On Wednesday 9 April the Insurance Institute of Northern Gauteng (IING) held an interactive workshop at the Santam offices in Pretoria on the impact of TCF and POPI on businesses. Wynand Louw, President of the IING, introduced the speakers: Aneesa Bodiat and Desiree Reddy from Norton Rose Fulbright spoke about TCF (Bodiat) and POPI (Reddy) and Mokgadi Sebola spoke about the impact of TCF on SASRIA.
Treating customers fairly
Bodiat said that the principles of TCF reach into everything you do in your business. Consumers don’t always have suitable knowledge about financial products, which causes an information gap between insurers and consumers. She said TCF isn’t just about keeping clients happy, but serves as a framework for the rest of the legislation.
“Brokers – it is your responsibility to make sure customers understand what they are buying,” she said.
The six TCF principles can be downloaded from the FSB’s website. They are:
- Customers are confident that they are dealing with firms where the fair treatment of customers is central to the firm culture.
- Products and services marketed and sold in the retail market are designed to meet the needs of identified customer groups and are targeted accordingly.
- Customers are given clear information and are kept appropriately informed before, during and after the time of contracting.
- Where customers receive advice, the advice is suitable and takes account of their circumstances.
- Customers are provided with products that perform as firms have led them to expect, and the associated service is both of an acceptable standard and what they have been led to expect.
- Customers do not face unreasonable post-sale barriers to change product, switch provider, submit a claim or make a complaint.
Bodiat said the FSB’s guidelines and self-assessment tools are available on their website. She suggested the following plan of action for brokers to make sure that they adhere to the six principles:
- Look at the FSB’s check lists and work out if you are compliant.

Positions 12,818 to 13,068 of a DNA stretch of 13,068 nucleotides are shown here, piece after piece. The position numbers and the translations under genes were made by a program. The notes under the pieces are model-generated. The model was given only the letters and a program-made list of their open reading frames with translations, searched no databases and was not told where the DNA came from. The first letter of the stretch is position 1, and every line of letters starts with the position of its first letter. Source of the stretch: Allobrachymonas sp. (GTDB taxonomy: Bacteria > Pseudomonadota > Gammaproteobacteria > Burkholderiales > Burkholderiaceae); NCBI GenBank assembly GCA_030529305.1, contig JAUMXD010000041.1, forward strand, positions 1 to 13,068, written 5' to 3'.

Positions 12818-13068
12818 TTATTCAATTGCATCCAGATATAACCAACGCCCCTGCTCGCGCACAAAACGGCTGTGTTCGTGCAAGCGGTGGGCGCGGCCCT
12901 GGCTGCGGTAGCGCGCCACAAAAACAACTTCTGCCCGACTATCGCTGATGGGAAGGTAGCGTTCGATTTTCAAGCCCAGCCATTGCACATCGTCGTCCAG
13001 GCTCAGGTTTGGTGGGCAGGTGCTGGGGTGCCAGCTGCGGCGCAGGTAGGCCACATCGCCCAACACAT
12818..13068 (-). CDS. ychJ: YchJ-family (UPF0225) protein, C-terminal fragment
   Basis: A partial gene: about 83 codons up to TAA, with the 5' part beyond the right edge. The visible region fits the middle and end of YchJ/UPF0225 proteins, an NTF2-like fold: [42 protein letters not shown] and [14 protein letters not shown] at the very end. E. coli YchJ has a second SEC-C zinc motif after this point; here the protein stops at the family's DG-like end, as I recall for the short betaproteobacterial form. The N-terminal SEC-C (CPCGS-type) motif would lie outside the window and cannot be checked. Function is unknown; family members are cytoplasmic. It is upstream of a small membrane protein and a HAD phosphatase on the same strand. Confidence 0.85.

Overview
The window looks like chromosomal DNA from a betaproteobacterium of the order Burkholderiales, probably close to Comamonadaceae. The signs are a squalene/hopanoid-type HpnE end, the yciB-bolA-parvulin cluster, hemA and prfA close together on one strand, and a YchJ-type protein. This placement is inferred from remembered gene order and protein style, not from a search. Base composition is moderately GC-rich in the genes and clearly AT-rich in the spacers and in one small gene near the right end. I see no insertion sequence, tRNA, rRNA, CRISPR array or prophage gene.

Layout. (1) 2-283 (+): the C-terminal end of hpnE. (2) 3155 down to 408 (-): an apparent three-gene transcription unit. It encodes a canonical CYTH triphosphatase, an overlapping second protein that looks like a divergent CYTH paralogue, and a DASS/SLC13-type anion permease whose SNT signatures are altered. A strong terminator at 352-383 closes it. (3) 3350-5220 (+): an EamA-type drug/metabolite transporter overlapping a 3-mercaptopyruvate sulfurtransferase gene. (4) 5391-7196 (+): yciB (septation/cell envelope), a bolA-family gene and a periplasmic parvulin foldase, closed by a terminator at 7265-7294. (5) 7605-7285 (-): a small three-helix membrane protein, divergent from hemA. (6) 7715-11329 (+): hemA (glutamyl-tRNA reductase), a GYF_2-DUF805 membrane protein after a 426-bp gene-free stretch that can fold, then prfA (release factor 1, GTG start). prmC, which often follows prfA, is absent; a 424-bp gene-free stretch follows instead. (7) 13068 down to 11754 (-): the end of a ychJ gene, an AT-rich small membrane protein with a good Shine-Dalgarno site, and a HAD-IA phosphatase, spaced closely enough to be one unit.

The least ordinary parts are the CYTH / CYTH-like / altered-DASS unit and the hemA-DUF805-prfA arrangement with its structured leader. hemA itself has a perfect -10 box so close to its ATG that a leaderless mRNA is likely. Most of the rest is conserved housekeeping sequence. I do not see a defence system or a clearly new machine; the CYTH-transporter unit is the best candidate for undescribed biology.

- Create a policy keeping the six principles in mind.
- Provide training programmes for employees on TCF and explain why these changes are happening.
- Speak to customers, maintain open lines of communication.
- Keep a paper trail to prove compliance.
Impact of TCF on SASRIA
Only South African insurance companies registered with the FSB can be part of the South African Special Risk Insurance Agency. SASRIA provides short-term insurance for riots, strikes, terrorism, civil commotion and public disorder to corporate, commercial and individual policyholders.
“We’re having fun towards the elections,” said Sebola, “And mining has always been a big headache for us. Times have changed, we also have claims and reputational risk to think about.”
Sebola said, “A lot of clients face difficulty when they need SASRIA cover.” Customer-centricity is important to SASRIA. Through training and workshops SASRIA aims to ensure that “TCF is embedded in our organisation, and insurers and brokers”.
SASRIA will conduct feasibility studies to make sure the gaps in product to market are filled. With this comes the issue of using simple language. Norton Rose Fulbright has already taken a proactive stance on using plain language in policy documents, with SASRIA not far behind. “We must make sure the literature is understandable,” she said, especially when it comes to benefits, risks, limitations and exclusions of a product.